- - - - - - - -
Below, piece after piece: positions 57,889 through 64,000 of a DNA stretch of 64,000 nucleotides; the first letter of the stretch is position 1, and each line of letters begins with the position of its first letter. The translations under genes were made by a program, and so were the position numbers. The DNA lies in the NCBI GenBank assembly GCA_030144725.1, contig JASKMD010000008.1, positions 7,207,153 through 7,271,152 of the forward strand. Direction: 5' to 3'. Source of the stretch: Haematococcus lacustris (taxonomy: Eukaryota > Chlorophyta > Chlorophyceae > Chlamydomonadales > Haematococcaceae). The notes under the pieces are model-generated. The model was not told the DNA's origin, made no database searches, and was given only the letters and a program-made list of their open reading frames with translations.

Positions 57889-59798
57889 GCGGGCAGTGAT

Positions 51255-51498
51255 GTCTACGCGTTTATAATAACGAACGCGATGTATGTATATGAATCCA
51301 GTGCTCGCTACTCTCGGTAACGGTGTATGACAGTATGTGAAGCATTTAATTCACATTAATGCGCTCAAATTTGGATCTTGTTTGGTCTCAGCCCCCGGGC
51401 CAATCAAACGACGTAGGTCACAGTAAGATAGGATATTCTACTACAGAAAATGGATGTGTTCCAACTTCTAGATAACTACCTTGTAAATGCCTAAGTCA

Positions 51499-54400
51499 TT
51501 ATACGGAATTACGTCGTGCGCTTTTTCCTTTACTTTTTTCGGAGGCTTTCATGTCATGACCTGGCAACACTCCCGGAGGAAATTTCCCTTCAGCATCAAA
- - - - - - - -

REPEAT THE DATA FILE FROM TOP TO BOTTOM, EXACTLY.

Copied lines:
Below, piece after piece: positions 57,889 through 64,000 of a DNA stretch of 64,000 nucleotides; the first letter of the stretch is position 1, and each line of letters begins with the position of its first letter. The translations under genes were made by a program, and so were the position numbers. The DNA lies in the NCBI GenBank assembly GCA_030144725.1, contig JASKMD010000008.1, positions 7,207,153 through 7,271,152 of the forward strand. Direction: 5' to 3'. Source of the stretch: Haematococcus lacustris (taxonomy: Eukaryota > Chlorophyta > Chlorophyceae > Chlamydomonadales > Haematococcaceae). The notes under the pieces are model-generated. The model was not told the DNA's origin, made no database searches, and was given only the letters and a program-made list of their open reading frames with translations.

Positions 57889-59798
57889 GCGGGCAGTGAT

Positions 51255-51498
51255 GTCTACGCGTTTATAATAACGAACGCGATGTATGTATATGAATCCA
51301 GTGCTCGCTACTCTCGGTAACGGTGTATGACAGTATGTGAAGCATTTAATTCACATTAATGCGCTCAAATTTGGATCTTGTTTGGTCTCAGCCCCCGGGC
51401 CAATCAAACGACGTAGGTCACAGTAAGATAGGATATTCTACTACAGAAAATGGATGTGTTCCAACTTCTAGATAACTACCTTGTAAATGCCTAAGTCA

Positions 51499-54400
51499 TT
51501 ATACGGAATTACGTCGTGCGCTTTTTCCTTTACTTTTTTCGGAGGCTTTCATGTCATGACCTGGCAACACTCCCGGAGGAAATTTCCCTTCAGCATCAAA